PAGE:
22 January, 2011

A Few Arguments for Market Competition in Education in Bosnia and Herzegovina

In one of my earlier posts under the name Public transportation for BiH students must be free. Really?, I had briefly touched upon the subject of education, by stating that the best way for the government of Bosnia and Herzegovina to help students is to dismantle the government monopoly in education and allow for market competition to deliver students the best education possible.
In this blog post I wish to share a recent exchange I had with a collectivist minded highschool professor about this same subject. The whole thing started completely innocently, by me forwarding an interesting article talking about how the neoliberal education system would look like, if we had it.
Actually I must admit that I tried to make inroads about this subject with my friend a few times before, but without much progress. The very first attempt of reaching out with free market approach to education hit a brick wall, with him reasoning that education is a sacred profession, and that as such it is not suitable for market competition, because it would supposedly turn the teachers' focus away from teaching and towards the corrupt business. All my attempts to bring forward some explanations as to why that would not be the case landed on deaf ears.
But persistence sometimes pays off, and so was the case in our recent exchange. Another libertarian blogger later commented that it was a nice exchange, and suggested that I should share it with the World, and so here it is for the record, from start to finish.
Professor: Neoliberal education? Unsustainable system if you ask me.
Myself: Throw a few arguments in the ring for consideration :)
Professor: As far as the neoliberal education is concerned, I think that some of its positive ideas should be adopted, and that is freedom for teachers to create education plans and programs. But still, if you expect to be financed by the government then you have to accept their role in education. If you want freedom, ten you must ask for finances from students directly, which means that education isn't free. Honestly, if education in this country isn't free, I don't know how would I have completed my education. Except of course if neoliberals have a solution for that as well... maybe there should exist a category of people which would enjoy the free education in form of education loan, so that they would pay back at a later time. So we are still going back to the same old. Neoliberal education is not the solution for everyone. It is the solution for those that can afford it.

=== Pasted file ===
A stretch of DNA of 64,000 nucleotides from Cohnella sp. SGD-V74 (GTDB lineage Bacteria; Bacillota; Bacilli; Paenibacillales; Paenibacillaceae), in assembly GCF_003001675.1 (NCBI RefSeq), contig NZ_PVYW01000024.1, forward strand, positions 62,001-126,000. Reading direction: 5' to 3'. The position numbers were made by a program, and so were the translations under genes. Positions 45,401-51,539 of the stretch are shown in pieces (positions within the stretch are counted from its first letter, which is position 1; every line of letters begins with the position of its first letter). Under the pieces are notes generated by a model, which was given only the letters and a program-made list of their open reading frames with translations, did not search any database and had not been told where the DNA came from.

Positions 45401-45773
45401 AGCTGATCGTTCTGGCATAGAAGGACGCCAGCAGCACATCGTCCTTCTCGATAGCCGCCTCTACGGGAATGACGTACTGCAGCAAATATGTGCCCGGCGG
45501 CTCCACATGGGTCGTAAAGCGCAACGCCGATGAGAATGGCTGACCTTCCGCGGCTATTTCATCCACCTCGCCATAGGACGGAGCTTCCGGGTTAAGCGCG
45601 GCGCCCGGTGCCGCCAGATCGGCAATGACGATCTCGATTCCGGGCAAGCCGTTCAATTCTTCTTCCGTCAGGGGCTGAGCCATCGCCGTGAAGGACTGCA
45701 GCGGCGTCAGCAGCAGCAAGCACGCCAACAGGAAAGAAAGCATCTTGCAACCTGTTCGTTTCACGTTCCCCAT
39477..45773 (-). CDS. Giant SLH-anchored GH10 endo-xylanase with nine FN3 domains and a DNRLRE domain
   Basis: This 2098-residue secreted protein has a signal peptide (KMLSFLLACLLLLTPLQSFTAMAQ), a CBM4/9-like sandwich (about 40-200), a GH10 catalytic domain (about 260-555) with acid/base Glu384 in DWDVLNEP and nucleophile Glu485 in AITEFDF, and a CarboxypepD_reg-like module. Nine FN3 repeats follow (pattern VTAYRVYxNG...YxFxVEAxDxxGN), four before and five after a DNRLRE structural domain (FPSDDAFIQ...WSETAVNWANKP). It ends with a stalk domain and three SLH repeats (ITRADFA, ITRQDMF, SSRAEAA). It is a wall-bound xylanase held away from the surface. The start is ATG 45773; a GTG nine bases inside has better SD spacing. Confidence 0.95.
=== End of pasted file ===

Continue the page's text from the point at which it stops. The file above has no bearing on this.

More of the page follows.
Myself: Neoliberal education implies market competition, where collectivism is still in place, but where students are given vouchers so that they can go to schools of their choosing. That would bring innovation and competition in providing the best quality and quantity education. Of course, the schools with poorest education programs will quickly lose students, and close down.
But a system in which everyone would pay for their own education would be the classical liberal (libertarian) education, and that is where what we should eventually strive for. Neoliberal education should be treated only as a transition (for the next 15 - 30 years), because the education is not a basic human right, it is a privilege. Rights that are made possible through robbing of the fruits of individual labor cannot be called human rights, they are privileges. Robbing fruits of individual labor to provide some right cannot be called human right, it is legalized plunder under the threat of a gun.
So the question which we should ask is whether our education unions would be willing to accept the market competition?
Professor: The main problem is the fact that you believe that the education is privilege, and I think that it is a basic human right... Glavni problem je što ti mislis da je obrazovanje privilegija, a ja da je to osnovno ljudsko pravo... You talk about improvement in quality through school competition, such as creating the best plans and programs and by hiring the best teachers, all for the purpose of attracting students. That is perfectly fine with me. However, quantity and quality are two different things, and we all know that it is difficult to maintain any kind of quality unless we make sure to maintain quantity as well.